Simple Ways to Practice Self-Care in Your 40’s
How to Be Good to Yourself
Do you practice self-care? I mean really and truly, Are you taking the time to take good care of yourself?
Since turning 40, I’ve seen a lot of changes. Not too long ago, I looked in the mirror and realized that I don’t quite recognize myself. I still looked like me, albeit an older version. But I didn’t feel like me.
I felt old. Lost. Confused. Dissatisfied.
It wasn’t a midlife crisis. But it was a midlife something. I’ve heard it called midlife transition, midlife doldrums, midlife transition or midlife awakening. Whatever you call it, it was my wake-up call that I needed to take action with a serious but simple guide to self-care.
Somehow, over the years, I’ve lost a bit of myself. Apparently, the shift happened so subtly that I didn’t even know it was happening.
My 20’s were filled with building a promising career, traveling for work, becoming a homeowner, figuring things out and having fun. I was strong and independent. Back then, I did what I wanted, when I wanted. As a result, self-care was never a problem in my 20’s because I only had myself to worry about.
Why We Stop Making Self-Care a Priority
When I married at age 32, my focus went from “me” to “we.” I’m not saying that’s a bad thing. Marriage should be about the two of you together. I loved becoming a couple with my husband.
He’s my best friend, my Ride or Die, and not only does he know me better than anyone, but he puts up with my horrible-awful-no-good-bitchy side when it shows up. Which can be often. Especially during this midlife era that I’m going through.
Then at 35, I became a mom. It’s the best thing I’ve ever done. It’s also the thing that completely changed my life. Being a mom consumed my life – in a good way. My number one priority in life immediately became my beautiful daughter; structuring my life around what was best for her.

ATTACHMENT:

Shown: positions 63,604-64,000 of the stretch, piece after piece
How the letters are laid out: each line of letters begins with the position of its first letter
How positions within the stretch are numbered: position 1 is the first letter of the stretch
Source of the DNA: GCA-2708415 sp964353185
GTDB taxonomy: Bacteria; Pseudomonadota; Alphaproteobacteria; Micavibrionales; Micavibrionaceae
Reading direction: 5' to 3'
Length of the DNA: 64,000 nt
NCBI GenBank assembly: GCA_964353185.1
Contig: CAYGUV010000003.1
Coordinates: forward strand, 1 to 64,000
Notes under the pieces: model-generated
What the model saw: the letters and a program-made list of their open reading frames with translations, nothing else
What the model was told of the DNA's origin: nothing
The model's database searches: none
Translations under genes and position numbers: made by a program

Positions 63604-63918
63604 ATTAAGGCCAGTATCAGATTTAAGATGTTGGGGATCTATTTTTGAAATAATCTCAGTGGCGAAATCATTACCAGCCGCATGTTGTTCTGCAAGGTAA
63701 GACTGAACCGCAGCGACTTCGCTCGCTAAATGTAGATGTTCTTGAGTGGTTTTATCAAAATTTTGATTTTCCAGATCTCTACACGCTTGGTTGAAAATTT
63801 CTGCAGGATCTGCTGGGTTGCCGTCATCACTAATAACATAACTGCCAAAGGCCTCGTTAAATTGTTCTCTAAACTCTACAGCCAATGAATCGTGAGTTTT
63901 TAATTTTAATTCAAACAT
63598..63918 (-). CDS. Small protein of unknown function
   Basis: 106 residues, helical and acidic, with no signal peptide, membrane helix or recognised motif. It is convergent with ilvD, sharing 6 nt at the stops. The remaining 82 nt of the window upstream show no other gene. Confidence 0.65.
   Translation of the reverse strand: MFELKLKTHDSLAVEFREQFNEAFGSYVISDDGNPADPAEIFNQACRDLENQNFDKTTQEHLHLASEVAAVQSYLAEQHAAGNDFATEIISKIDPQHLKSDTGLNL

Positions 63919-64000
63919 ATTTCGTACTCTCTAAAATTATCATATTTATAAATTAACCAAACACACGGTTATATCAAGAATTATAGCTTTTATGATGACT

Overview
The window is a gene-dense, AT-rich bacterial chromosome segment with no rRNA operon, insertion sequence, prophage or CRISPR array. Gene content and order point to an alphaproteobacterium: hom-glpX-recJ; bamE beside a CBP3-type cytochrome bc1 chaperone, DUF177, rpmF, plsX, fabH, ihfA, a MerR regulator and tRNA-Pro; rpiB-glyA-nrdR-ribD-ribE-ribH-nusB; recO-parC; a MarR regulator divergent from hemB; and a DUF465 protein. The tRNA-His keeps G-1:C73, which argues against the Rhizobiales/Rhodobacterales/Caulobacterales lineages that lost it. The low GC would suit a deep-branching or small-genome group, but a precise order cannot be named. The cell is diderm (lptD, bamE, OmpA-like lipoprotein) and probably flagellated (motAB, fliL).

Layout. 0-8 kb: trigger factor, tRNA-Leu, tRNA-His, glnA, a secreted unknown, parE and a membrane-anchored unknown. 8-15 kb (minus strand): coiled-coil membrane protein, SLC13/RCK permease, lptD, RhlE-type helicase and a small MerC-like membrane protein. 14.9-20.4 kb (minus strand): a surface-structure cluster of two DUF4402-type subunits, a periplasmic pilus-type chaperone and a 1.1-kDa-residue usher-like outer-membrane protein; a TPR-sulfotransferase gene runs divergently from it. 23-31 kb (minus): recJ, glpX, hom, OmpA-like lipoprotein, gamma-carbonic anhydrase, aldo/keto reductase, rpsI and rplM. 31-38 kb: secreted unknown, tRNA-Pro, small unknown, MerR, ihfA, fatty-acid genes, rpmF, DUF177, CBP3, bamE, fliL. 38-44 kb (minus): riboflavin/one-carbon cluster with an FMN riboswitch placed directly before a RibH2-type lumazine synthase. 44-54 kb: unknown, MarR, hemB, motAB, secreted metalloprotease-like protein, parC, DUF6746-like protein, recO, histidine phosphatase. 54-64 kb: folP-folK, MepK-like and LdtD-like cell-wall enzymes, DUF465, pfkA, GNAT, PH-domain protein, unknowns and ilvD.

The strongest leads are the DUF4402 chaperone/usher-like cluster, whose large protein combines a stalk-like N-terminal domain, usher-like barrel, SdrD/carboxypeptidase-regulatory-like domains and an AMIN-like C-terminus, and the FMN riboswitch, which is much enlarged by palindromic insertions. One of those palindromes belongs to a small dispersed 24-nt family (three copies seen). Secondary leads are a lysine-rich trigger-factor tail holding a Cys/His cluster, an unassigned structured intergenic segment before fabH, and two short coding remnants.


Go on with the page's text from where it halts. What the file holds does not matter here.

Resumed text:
Still, balancing life with marriage, parenting and work became much more challenging. Suddenly there were fewer hours in the day and less money. Little things I used to do for myself were put on the back burner.
I get it. Life can be overwhelming with all of our commitments and responsibilities. But regardless of family or work obligations, there is still a part of you that needs to be cared for and not neglected.
I began to feel guilty about taking time for self-care.
Thoughts ran through my mind constantly:
- I shouldn’t take the time away from them.
- Spending money on myself wasn’t okay.
- Stop being so selfish.
Buying things for me like new clothes and make-up, outside of the bare necessities, felt indulgent and I didn’t feel worthy. Maybe it’s because I felt like I wasn’t doing enough as a wife, mother, and employee.
But then, who does feel like they are doing enough? I think a lot of moms feel like they are dropping balls right and left, either in one area of their life or in all areas.
Or maybe you’re doing more than enough but none of it feels like it’s good enough, because you’re doing so much that you can’t do any of it well. And when you feel like your failing, the last thing you do is something nice for yourself.
I heard something that deeply resonated with me recently:
You can’t pour from an empty cup.
If you aren’t taking care of yourself, you can’t very well take care of others. That, my friends, is why we must make self-care a priority.
What is Self-Care?
It boils down to this. Self-care is simply taking care of yourself. Self-care can encompass a multitude of things. For simplicity’s sake, I’ll focus on three basic areas: physical, mental and emotional.
In our 40’s this is so important. Our bodies start changing and adjusting to age and possibly perimenopause. It’s time when we may be taking care of family or aging parents or both. And for some of us, it’s a time where we begin to question what we’re doing with our lives.